Vaginal and cervical cancer due to diethylstilbestrol DES; end epidemic?

The current situation regarding the epidemic of clear cell adenocarcinoma of the vagina and the uterine cervix in the DES-exposed population

CCAC painting
Since 2000, the incidence of CCAC of the vagina and cervix has decreased markedly compared to the situation in the 1980s and 1990 s. In particular, the number of patients with CCAC exposed in utero to DES has decreased.

2009 Study Abstract

OBJECTIVE:
To determine the current situation regarding the epidemic of clear cell adenocarcinoma of the vagina and the uterine cervix (CCAC) in relation to the exposure in utero to diethylstilbestrol (DES).

DESIGN:
Descriptive.

METHODS:
Patients with CCAC of the uterine cervix or vagina born after 1946 and diagnosed in the period 1969-2005, were identified through the Nationwide network and registry of histo- and cytopathology in the Netherlands and from 2003 onwards through the Netherlands Cancer Registry. Exposure data and clinical data were obtained by means of questionnaires and medical records. The histology slides of tumours were reviewed. For the patients who did not provide consent, only the date of diagnosis and age at diagnosis were known (n = 10).

RESULTS:
Up to 2005, 144 CCAC patients were registered. Age at diagnosis varied from 8-54 years (mean: 28 years). In the years 1981-2000, the number of new diagnoses in 4 successive 5-year periods was fairly stable (n=26-30) but it was considerably lower in 2001-2005 (n=13). Of the patients whose history of intrauterine exposure to DES was known, 62% had been exposed (76/122). The mean age at diagnosis was 24 years for exposed patients compared to 32 years for non-exposed patients. The 10-year survival rate was 78% (95% CI: 68-87) for exposed and 69% (95% CI: 56-82) for non-exposed patients.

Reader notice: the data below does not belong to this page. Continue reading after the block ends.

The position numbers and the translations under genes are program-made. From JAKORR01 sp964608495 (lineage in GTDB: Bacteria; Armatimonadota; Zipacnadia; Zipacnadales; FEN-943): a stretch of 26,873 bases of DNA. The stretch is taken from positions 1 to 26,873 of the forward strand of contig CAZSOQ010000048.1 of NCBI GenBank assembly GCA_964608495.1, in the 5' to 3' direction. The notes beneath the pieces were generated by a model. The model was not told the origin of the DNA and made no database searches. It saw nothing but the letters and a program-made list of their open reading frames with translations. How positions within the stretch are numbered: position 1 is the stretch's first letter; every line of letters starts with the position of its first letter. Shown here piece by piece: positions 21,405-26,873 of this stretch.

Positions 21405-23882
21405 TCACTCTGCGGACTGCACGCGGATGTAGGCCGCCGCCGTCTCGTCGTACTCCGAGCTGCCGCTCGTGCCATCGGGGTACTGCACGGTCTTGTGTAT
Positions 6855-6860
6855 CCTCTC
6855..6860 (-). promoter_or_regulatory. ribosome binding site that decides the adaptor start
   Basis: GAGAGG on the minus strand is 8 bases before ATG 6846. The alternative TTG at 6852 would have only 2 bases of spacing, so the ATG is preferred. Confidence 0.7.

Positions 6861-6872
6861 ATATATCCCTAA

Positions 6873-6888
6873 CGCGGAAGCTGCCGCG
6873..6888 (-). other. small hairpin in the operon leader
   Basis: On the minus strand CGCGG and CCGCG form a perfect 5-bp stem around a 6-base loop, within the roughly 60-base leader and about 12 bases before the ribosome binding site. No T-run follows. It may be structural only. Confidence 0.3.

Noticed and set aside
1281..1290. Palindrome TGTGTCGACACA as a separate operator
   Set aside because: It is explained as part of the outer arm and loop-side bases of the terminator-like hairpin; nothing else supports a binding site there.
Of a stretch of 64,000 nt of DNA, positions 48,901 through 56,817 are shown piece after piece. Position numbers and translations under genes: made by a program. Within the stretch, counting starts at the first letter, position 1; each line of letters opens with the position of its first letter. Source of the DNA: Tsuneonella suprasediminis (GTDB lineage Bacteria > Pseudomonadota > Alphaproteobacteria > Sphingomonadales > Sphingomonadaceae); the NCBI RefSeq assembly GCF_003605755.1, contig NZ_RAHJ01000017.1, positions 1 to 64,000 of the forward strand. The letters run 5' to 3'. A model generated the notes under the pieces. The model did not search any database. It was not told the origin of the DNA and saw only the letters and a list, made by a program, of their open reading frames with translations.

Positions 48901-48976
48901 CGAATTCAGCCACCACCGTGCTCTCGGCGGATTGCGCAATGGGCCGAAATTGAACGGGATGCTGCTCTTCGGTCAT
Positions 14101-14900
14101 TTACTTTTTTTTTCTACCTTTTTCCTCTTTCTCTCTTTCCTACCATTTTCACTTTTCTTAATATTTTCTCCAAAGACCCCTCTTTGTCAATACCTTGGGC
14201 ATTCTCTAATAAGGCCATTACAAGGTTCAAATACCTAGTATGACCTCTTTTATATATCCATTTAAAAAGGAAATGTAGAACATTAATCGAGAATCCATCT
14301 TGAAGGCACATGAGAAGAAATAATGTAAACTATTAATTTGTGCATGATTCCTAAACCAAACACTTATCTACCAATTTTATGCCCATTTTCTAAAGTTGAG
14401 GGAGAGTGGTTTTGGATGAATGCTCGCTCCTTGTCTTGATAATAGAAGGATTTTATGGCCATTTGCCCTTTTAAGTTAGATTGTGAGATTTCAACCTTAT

CONCLUSION:
Since 2000, the incidence of CCAC of the vagina and cervix has decreased markedly compared to the situation in the 1980s and 1990 s. In particular, the number of patients with CCAC exposed in utero to DES has decreased. Whether this decrease shall continue over the coming years remains to be seen.

Sources and more information
  • Vaginal and cervical cancer due to diethylstilbestrol (DES); end epidemic, Ned Tijdschr Geneeskd. 2009;153:A366. NCBI PMID: 19857300.
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